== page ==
Script Validation vs. Null Validation

There is one question I get asked frequently enough that it warrants its own blog entry.

Someone tries a validation script that looks like this:

this.rawValue !== null;

But the validation never fails.  In spite of the fact that the field is null, this field always reports back that it is valid.

The reason is because of this rule: "empty/null fields never fail a script validation".  The reason behind the rule is that we want to allow designers to define validations without worrying about null as a special case.  Take an example:  the user needs to enter a value in a ‘Age’ field where the value must be greater than 18.  The way to express this is with this validation on the Age field:

this.rawValue > 18;

In an empty field this evaluates as "null > 18;" — which evaluates to false.  Until the user enters a value, this validation script will always return false.

But allowing a script validation to fail on an empty field would be a lousy user experience.  As soon as they open a blank form they would get a pile of invalid fields — even before beginning to enter data.  What should a form designer do?  They could change their script to explicitly allow null:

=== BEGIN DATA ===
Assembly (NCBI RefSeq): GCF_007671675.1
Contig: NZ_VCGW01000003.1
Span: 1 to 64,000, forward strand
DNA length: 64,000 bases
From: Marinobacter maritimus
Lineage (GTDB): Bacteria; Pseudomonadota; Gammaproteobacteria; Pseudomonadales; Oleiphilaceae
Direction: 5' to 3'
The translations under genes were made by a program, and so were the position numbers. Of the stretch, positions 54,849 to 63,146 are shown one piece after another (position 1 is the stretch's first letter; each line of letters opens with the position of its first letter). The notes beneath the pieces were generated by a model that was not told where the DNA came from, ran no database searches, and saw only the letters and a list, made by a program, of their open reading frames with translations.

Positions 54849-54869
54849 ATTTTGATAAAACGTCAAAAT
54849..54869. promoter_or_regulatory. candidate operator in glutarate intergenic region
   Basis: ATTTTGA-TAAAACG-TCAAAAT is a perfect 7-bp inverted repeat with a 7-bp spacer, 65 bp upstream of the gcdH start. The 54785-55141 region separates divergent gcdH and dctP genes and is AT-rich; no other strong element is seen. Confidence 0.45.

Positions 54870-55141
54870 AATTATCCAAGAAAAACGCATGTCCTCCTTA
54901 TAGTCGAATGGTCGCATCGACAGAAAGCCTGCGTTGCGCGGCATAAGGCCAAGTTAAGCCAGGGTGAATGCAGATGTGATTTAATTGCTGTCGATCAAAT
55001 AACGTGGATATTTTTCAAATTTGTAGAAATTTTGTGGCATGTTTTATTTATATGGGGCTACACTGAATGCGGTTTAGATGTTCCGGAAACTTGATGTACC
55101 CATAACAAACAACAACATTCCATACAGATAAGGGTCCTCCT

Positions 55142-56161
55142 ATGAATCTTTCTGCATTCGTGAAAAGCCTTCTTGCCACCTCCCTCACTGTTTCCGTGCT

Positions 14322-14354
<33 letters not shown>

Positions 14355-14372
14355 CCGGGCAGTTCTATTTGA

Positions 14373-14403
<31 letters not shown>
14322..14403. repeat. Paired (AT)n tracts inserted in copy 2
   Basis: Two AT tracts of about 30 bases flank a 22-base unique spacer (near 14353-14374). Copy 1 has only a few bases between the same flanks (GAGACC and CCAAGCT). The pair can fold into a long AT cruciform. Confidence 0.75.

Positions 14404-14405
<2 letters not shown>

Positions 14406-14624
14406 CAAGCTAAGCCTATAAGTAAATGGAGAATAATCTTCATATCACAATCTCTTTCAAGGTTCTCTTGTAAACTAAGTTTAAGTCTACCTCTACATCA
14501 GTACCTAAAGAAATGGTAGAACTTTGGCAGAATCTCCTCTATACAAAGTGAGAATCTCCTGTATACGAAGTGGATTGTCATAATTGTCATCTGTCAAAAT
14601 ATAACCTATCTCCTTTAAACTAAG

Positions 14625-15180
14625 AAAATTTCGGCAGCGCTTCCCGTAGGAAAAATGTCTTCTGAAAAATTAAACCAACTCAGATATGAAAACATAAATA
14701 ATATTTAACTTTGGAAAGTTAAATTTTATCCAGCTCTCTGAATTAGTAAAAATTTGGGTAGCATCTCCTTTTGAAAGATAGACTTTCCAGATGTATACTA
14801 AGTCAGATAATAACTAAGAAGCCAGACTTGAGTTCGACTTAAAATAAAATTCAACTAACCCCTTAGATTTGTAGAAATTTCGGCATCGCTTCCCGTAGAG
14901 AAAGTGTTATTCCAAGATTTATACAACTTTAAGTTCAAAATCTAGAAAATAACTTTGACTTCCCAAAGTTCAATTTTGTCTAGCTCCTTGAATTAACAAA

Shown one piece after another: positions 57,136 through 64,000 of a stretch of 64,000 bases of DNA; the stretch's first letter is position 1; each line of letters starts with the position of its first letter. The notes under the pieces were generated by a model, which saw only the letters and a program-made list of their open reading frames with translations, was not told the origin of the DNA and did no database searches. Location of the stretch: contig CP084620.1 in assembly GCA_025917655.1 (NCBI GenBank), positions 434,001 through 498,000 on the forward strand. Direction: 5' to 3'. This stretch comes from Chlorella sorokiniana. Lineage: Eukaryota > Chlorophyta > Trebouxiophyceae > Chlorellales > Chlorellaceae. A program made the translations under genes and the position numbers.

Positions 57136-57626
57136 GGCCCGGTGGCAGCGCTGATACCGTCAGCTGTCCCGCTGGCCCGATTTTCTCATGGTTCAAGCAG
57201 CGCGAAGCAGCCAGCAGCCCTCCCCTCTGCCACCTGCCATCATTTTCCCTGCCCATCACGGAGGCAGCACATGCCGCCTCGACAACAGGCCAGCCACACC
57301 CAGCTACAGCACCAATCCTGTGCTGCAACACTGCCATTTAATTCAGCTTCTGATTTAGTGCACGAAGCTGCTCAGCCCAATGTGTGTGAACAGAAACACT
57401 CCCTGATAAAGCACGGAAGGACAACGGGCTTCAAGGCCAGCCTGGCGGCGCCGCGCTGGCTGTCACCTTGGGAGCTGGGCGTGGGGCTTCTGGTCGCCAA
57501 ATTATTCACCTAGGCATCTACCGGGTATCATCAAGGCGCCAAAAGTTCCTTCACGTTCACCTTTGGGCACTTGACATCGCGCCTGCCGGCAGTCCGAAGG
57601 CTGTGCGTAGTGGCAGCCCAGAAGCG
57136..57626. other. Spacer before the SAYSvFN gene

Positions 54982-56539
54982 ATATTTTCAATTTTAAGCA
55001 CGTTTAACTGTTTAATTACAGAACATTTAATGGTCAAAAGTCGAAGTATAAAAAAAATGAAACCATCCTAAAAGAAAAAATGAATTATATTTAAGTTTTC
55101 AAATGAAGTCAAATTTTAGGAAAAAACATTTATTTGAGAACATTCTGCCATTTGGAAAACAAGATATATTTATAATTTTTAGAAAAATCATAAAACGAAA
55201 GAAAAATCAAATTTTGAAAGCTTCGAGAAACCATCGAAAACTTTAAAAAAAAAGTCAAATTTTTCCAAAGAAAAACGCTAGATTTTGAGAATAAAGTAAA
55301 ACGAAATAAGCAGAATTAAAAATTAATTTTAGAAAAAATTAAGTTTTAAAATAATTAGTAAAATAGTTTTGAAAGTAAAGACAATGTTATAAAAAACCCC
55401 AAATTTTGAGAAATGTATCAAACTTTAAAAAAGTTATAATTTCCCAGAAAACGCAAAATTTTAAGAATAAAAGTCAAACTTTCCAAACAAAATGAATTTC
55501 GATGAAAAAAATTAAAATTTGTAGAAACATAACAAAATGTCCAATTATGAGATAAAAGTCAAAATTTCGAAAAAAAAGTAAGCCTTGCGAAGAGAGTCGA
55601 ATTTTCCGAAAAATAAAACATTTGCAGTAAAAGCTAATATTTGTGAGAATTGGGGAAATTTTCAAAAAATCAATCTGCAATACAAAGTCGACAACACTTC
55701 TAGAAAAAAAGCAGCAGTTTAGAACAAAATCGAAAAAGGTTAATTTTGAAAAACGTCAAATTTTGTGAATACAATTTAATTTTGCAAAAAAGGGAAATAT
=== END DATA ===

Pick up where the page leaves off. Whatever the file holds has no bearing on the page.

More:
(this.rawValue === null) || (this.rawValue > 18);

But now there’s the problem that we really do want to make sure they enter a value.  i.e. the experience we want is that the field starts out in a valid state.  Don’t complain about script validations until they’ve actually entered a value in the field — but also don’t let them submit their data until the field has been populated with a value!

Of course, the answer is to make the field mandatory (the null test validation).  By making the Age field mandatory we know that the user will not be hassled as soon as they open the form; but they also won’t be allowed to submit until they’ve provided a value.  And the form author doesn’t have to handle a null value as a special case.


Gone Again

I see Merriam-Webster has added "Staycation" to their dictionary.  Sounds good to me.  I will be away for another week at the family cottage.  I’ll be be back to respond to comments on the 27th or 28th.